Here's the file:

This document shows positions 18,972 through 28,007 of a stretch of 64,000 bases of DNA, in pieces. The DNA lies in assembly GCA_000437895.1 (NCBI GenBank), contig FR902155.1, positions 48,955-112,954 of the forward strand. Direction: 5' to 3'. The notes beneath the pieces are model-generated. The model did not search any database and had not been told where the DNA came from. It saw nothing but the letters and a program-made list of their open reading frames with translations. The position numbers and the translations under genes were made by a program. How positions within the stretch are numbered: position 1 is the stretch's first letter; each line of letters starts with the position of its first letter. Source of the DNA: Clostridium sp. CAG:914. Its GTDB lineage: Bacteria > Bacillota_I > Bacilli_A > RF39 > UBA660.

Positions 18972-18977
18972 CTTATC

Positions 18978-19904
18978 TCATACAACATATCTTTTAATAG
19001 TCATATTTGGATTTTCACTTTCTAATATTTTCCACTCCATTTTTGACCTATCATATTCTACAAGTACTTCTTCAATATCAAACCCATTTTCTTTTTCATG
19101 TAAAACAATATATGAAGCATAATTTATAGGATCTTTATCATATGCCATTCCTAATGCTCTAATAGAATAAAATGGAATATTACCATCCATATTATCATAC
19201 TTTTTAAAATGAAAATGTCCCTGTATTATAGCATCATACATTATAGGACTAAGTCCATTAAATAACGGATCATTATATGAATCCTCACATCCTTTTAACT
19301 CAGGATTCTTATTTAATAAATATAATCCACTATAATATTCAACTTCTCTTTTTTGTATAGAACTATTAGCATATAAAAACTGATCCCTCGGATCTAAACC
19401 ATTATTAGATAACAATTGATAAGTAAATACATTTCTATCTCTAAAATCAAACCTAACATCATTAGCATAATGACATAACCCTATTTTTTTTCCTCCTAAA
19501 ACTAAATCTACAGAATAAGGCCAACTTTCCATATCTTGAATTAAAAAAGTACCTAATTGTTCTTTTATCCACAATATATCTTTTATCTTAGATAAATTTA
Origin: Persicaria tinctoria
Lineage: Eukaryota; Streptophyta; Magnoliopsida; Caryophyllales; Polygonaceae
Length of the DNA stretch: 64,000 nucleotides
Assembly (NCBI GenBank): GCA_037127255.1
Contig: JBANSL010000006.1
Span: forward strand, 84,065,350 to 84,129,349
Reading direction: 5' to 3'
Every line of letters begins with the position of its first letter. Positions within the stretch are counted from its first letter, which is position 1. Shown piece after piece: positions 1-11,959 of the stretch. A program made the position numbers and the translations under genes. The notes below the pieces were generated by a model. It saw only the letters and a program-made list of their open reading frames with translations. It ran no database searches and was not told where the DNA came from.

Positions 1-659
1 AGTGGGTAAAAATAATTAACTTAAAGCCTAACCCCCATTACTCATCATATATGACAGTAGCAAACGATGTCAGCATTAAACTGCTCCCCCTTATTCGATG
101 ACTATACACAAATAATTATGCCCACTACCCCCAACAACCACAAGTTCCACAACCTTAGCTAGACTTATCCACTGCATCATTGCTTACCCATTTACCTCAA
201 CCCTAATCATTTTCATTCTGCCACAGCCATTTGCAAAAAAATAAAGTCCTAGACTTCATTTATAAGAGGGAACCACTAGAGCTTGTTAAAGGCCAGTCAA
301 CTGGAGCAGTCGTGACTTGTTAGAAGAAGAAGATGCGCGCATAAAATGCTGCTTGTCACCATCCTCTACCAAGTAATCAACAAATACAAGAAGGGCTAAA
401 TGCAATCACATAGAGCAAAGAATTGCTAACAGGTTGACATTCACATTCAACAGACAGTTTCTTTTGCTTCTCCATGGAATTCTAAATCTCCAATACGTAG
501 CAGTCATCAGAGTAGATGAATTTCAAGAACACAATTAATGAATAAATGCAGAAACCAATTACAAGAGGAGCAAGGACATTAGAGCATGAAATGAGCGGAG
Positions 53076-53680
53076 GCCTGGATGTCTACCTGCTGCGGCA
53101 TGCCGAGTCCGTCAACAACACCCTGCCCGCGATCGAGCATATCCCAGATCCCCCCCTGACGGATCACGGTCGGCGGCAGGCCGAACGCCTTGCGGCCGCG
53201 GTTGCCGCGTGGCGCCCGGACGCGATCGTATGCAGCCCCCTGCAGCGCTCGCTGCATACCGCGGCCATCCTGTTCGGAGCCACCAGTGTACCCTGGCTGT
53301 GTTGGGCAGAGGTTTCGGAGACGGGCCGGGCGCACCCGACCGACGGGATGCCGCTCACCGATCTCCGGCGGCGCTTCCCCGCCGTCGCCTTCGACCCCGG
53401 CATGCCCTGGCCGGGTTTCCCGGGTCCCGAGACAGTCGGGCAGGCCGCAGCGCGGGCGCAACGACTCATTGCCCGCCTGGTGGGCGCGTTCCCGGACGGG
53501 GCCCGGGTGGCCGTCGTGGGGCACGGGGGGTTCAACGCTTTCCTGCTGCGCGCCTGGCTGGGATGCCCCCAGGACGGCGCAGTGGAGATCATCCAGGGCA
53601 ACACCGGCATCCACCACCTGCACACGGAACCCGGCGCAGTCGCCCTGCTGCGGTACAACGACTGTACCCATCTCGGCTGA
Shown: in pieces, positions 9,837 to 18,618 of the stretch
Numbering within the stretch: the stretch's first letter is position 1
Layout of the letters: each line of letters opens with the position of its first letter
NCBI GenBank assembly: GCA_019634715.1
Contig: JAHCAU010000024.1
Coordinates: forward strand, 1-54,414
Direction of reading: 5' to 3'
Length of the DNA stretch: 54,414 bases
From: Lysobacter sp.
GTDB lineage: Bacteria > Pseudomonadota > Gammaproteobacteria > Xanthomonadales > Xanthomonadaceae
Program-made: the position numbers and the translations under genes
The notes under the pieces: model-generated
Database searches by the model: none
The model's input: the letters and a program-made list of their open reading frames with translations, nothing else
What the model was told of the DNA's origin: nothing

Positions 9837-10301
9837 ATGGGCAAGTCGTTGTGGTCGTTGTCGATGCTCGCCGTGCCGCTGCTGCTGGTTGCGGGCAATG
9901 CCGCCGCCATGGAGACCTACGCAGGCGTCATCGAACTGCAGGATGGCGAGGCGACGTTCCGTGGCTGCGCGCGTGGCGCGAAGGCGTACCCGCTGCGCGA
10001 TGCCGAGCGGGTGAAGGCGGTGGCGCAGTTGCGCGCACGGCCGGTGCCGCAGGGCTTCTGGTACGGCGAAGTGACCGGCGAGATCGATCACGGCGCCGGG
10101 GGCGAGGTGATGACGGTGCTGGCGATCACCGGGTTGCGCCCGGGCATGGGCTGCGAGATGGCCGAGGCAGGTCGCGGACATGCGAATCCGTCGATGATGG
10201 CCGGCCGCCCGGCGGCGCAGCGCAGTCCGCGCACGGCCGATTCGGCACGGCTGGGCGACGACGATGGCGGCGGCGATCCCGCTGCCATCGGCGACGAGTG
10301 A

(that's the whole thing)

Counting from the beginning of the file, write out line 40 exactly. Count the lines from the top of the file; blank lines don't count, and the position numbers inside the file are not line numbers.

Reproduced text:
Coordinates: forward strand, 1-54,414